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Planting by the Stars - Worked Examples

More even than in any of the other sections of considera.org I would like to acknowledge the assistance of Nick Kollerstrom (Ext link) here. Not only has he organised some of these experiments, but he has written them up, including their analysis, especially for this site. So working from a simple case towards a more detailed project ...

... this file [MS Excel - 20 Kb] shows the bare bones data of Reg Muntz's trials with beans in Pulborough UK in 1975. The data says when the trials were undertaken, what weight of crop emerged split between the beans themselves and the rest of the plant.

A further stage is shown here [MS Excel - 60 Kb] when examining Maria Thun's publicly published results. 3 years of potato yields (grata) are shown from 1963 - 1965 with graphical representations including a 'trend line' to show a correction of individual results. This corrects for seasonal yield so that results collected over a longer period can be used in one analysis.

Hartmut Spiess tried to confirm Maria Thun's hypothesis in his mammoth work over several years and concluded that there was an insignificant yield benefit. Kollerstrom used his different analysis formula (moving averages rather than parabolic seasonal trends) and discovered even in Spiess' own results a 7 - 8% advantage using the Thun elements. (The data is given in Spiess 'Chronobiologische...' 1994 Vol 2, p225 (1978), 235 (1979) and 244 (1980).) This file [MS Excel 56 Kb] shows Spiess' data over three years with carrots. The data is supplemented with a work-sheet of number-crunching formulations showing Nick Kollerstrom's working if you are literate in basic maths and spreadsheet work. The graphical result is shown with an interesting X axis - that of 120 degrees; the gross yields are corrected for the seasonal trend to give an adjusted average yield of zero. The variation from this average is plotted against the 120 degrees of one set of element-signs and a sine wave drawn to show the variation of yield against the Moon's zodiac-host. Of interest is that these figures were re-evaluated by Nick Kollerstrom using the biodynamic zodiac divisions and the exact same results emerged.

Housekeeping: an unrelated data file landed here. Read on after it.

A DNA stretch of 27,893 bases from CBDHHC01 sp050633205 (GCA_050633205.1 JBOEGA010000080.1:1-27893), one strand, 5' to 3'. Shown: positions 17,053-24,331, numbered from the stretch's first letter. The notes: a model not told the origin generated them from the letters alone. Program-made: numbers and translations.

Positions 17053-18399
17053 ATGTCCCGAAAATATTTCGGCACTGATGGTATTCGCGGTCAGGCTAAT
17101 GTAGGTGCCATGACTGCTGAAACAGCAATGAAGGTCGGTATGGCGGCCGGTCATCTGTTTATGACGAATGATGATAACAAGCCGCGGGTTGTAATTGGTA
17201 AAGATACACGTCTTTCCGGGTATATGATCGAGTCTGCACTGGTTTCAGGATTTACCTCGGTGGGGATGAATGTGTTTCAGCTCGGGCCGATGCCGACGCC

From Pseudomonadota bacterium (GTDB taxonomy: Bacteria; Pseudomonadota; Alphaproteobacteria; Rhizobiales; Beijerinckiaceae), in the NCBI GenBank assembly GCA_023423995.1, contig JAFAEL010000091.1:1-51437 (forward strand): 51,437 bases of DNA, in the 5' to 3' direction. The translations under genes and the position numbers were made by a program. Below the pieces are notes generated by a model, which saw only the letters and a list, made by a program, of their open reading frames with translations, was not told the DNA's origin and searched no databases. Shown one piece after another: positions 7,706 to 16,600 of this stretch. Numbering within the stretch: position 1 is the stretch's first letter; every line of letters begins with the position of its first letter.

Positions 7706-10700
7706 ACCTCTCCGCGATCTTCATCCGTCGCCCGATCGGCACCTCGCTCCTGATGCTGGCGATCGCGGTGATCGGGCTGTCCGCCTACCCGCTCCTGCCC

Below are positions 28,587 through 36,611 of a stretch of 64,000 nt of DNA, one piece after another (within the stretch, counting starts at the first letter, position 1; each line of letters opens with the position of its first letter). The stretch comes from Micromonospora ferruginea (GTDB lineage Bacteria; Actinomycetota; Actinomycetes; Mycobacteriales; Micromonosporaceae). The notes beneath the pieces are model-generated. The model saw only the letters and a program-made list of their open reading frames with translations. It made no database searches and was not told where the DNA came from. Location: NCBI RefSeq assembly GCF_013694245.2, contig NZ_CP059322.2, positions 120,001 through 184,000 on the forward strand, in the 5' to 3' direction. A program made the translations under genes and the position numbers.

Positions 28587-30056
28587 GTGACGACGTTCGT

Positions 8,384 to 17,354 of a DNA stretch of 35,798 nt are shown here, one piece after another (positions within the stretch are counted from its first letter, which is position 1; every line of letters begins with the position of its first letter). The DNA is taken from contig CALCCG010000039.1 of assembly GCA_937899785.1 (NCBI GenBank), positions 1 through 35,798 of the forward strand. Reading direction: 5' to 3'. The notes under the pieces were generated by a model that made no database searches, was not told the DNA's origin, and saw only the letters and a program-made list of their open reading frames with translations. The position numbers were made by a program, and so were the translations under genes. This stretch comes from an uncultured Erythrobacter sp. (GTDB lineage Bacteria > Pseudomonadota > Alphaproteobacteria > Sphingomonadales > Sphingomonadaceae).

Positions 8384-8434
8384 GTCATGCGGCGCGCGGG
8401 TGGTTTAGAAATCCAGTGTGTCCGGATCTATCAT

The next three examples are those which resulted from Kollerstrom's collaboration with Colin Bishop in the 1970's as they investigated this strange hypothesis at Bishop's allotments in Cardiff, Wales. The first file [Acrobat pdf - 128 Kb] is a report with raw data and analysis of the 1976 experiments with lettuce. it is self-explanatory if you do download and read it, but the highlights are a rationale for using a sine wave as a representative line, and an indication that not only is the relevant element an assistance but that the opposite sign is a hindrance with neutral intermediaries.

As the next file [Acrobat pdf -108 Kb] says of the 1977 trials - "This year, Mr Bishop sowed every two days or so, but without using any calendar. A keen amateur astrologer, he was perplexed by the way his 1976 trial had seemed to support the sidereal zodiac, rather than the ‘tropical’ one astrologers use. So this year his sowings did not assume any boundary-divisions." Here, it is very clear that the sowings at lunar nodes were extremely unhelpful, and the yield shows that leaf day sowings produced over double that produced from root day sowings! Which producer would not like that information to be consolidated?

In 1978 Kollerstrom and Bishop performed what they called the Ur-experiment. This is an exemplar of chronobiological experimentation and if any of you would like to emulate this and submit the results to Considera, you will find a wonderful reception here. The analysis of this experiment showed a 32% yield increase of the radishes on root days using the sidereal zodiac compared to a 15% yield increase using the biodynamic uneven constellation zodiac - neither of which is to be dismissed! An equally interesting 13% yield increase was seen in the afternoon sowings - sun descending in the sky - but this was integrated into a daily average for the subsequent analysis. The plot of adjusted yield against the 120 degree 'four-element' axis and its best-fit sine wave is particularly seducing. Further (and unique?) analysis is the yield against GMF - Geomagnetic index data - for the day suggesting both a potential new correlate and perhaps an aspect of the mechanism by which the Moon works upon the plants - step forward you PhD students! And one more analysis is the use of the time of day of the sowing against the Moon-rise and Moon-set suggesting a correlation which Nick Kollerstrom uses in his own annual calendar. The data, its analysis and brief write up is available here - 172 Kb [adobe pdf] of sound research and analysis for peer-review and repetition.

Along with Maria Thun's research, this gives a bench-mark of the work that needs to be done and we hope Considera can be instrumental in bringing this about and then bringing it together. These experiments can be improved upon too - questions come up about taste, plant health, subsequent generations of the plants, storage etc etc. Go to it .....


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